While you’re considering how your eyesight’s going to fare in your latter years, spare a thought for your poor old brain too. Losing your ability to think clearly could have a significant impact on your quality of life and ability to look after yourself. Follow this advice to help keep your brain in tip-top shape as you get older.
Like many other age-related health problems, the cognitive decline that’s often associated with old age is affected by our diet and lifestyle habits throughout life.
To help maintain cognitive function – good memory and the ability to reason and think clearly using both abstract thought and logic – consider the following aspects of your lifestyle.
The health of your cardiovascular system, and specifically your blood pressure and your cholesterol level, give an indication of what your brain health will be like as you get older. Having either high blood pressure or high cholesterol during middle age that’s not appropriately controlled could increase your risk of developing dementia later. Conversely, having low blood pressure in older age is also a risk factor. Regardless of your age, it’s important to have your blood pressure and cholesterol checked regularly and to follow the advice of your healthcare professional.
Being diabetic or pre-diabetic (for example having insulin resistance or glucose intolerance) is another risk factor for cognitive decline, Alzheimer’s disease and dementia. As with blood pressure and cholesterol, those whose diabetes is not appropriately controlled appear to be at greatest risk. In part, this may be due to the negative effects that blood sugar problems have on the blood vessels, as healthy cerebral blood flow is required for optimal brain function
Being obese is also a risk factor for dementia, and although it hasn’t been established whether reducing your weight will also reduce your risk, if you’re obese (having a body mass index, BMI, greater than 30), it’s well worth getting your weight down, because your health could benefit in numerous ways, and at the very least dropping those excess kilos will help to reduce your risk of high cholesterol, high blood pressure, and diabetes.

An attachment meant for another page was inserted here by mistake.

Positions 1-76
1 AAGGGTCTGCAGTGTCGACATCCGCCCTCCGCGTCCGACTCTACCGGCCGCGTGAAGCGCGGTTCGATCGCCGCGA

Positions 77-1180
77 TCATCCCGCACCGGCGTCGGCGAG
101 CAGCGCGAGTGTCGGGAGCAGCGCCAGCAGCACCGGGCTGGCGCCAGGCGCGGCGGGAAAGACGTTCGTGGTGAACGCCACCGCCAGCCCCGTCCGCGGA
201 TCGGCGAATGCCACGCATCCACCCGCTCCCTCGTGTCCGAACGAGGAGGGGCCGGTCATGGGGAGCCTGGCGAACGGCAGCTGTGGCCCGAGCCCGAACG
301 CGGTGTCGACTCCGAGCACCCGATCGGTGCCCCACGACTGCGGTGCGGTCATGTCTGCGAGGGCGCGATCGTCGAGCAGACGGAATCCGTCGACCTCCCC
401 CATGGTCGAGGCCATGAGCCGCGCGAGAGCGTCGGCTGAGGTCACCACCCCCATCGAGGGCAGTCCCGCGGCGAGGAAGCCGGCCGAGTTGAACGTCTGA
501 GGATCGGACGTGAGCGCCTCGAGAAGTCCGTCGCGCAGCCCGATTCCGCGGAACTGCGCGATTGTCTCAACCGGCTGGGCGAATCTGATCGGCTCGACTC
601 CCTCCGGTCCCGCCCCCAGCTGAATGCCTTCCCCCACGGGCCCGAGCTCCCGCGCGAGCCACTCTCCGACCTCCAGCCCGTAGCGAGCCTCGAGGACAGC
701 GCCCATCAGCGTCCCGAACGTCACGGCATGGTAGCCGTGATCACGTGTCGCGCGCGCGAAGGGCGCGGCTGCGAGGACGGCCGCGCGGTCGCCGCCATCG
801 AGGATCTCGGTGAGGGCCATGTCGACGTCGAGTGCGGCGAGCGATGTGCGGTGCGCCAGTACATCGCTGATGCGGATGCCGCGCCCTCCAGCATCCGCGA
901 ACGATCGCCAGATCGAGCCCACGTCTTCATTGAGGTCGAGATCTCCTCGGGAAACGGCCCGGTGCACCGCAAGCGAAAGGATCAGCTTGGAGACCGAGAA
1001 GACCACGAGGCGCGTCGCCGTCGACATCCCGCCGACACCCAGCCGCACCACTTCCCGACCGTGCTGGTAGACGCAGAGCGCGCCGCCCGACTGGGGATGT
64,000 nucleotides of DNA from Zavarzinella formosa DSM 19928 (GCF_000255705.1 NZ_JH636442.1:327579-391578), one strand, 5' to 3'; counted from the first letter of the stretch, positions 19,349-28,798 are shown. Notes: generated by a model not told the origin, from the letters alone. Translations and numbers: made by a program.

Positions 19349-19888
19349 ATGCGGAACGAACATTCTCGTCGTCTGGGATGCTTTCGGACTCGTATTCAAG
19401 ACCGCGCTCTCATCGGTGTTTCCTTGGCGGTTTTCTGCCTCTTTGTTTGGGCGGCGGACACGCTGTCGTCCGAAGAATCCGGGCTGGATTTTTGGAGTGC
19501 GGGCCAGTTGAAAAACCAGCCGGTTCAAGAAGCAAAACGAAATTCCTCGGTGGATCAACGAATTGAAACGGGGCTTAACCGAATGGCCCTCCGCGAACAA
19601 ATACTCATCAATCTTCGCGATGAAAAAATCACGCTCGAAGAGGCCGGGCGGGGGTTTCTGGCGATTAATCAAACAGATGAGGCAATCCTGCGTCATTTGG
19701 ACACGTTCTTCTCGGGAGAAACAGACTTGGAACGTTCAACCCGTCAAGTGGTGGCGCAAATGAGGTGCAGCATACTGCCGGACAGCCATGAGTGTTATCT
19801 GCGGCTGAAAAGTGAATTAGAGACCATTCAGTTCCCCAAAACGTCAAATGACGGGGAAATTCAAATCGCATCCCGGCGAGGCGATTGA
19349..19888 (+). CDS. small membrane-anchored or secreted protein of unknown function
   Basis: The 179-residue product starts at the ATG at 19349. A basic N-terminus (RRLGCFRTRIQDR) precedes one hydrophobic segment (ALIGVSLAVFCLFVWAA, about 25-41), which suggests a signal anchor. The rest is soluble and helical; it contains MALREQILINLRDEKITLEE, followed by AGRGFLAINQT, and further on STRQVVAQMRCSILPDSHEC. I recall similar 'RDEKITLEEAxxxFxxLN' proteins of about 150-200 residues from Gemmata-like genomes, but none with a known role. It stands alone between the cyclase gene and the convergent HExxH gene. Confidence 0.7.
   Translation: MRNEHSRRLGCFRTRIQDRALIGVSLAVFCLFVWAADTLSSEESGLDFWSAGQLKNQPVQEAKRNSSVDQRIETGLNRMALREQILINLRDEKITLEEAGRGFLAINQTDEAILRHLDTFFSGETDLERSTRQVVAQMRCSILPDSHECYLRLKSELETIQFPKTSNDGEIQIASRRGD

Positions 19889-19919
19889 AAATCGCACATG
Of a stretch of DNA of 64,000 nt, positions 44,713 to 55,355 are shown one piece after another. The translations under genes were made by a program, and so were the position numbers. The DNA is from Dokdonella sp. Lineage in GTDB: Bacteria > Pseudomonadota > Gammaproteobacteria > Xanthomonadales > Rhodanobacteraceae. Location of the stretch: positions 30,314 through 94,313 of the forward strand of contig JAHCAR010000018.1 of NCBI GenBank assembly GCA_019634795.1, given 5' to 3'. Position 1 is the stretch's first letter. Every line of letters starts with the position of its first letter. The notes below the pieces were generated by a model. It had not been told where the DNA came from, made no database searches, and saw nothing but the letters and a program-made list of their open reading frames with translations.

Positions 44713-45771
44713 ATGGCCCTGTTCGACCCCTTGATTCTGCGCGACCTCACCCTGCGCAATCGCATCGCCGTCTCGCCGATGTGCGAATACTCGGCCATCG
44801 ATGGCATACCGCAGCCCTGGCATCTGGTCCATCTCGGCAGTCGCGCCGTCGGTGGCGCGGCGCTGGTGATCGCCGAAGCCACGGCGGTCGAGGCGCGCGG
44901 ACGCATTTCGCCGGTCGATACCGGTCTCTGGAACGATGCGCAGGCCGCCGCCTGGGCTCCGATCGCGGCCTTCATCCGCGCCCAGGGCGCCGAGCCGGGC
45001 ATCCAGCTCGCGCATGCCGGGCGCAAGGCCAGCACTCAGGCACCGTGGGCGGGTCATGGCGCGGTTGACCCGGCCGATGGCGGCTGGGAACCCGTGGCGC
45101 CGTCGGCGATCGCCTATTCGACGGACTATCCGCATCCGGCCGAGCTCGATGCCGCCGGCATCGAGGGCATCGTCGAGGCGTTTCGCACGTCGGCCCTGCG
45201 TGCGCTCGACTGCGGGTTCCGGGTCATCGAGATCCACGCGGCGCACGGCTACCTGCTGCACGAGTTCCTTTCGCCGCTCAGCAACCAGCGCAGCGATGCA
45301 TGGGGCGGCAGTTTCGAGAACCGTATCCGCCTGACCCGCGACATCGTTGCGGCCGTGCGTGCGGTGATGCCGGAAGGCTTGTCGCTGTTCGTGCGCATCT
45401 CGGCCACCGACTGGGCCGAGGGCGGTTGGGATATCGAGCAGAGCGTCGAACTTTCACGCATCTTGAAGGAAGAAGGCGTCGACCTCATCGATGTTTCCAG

Regular exercise helps lower the risk of dementia and aids the maintenance of cognitive function. Aside from helping to keep you at a healthy body weight, the benefits of regular exercise may be due to its effects on heart health, improved blood flow to the brain, and enhanced maintenance of nerve cells and brain volume. It’s never too early or too late to implement a regular exercise routine either; being an exerciser during mid-life could reduce your dementia risk by more than 50 per cent, while for those over 65 years of age, exercising at least three times a week reduces dementia risk by more than a third. If you think your memory is getting a bit rusty, up your activity levels – it might just help!
For optimal brain health, your diet needs to include plenty of antioxidants, vitamins and healthy sources of fat. Rather than trying to get your head around all the different nutrients that can influence dementia risk, one recommendation is to adopt a Mediterranean-style diet, rich in antioxidants, healthy fats (such as omega-3s from fish and omega-9s from extra virgin olive oil), fibre and fruit and vegetables. At the same time, minimise your intake of saturated fats (largely found in meat and full-fat dairy foods). As well as helping to reduce your dementia risk, this will help to maintain your heart health.
A number of herbal medicines have traditionally been used to help maintain cognitive functions and act as memory tonics. Key herbs to consider include:
Ginkgo, which in clinical studies has been shown to help cognitive function and memory in healthy people as well as those with dementia and Alzheimer’s disease
Spanish sage, which has traditionally been used as a memory tonic, and may also have the ability to boost your moods and induce a sense of calmness
Brahmi, which has traditionally been used as a nervous system tonic and to revitalise the intellect and memory. It may also enhance learning capacity
Korean ginseng, most famous as an energy tonic and for its ability to help the body cope with stress, Korean ginseng can also help improve concentration and mental focus
Smoking could increase your risk of developing dementia by as much as 80 per cent, so if you’re serious about keeping your faculties as you get older, it’s time to quit.
The phrase ‘Use it or lose it’ has never been more poignant. Research suggests that people who regularly engage in mentally challenging and stimulating activities (such as crosswords, sudoku puzzles and studying a foreign language) are less likely to be affected by cognitive decline as they get older. It appears that regularly exercising your grey matter helps make your brain cells more efficient, and develops the connections between them.
Similarly, having strong social connections could help keep your brain healthy, so make an effort to keep in touch with your loved ones and participate in community activities.
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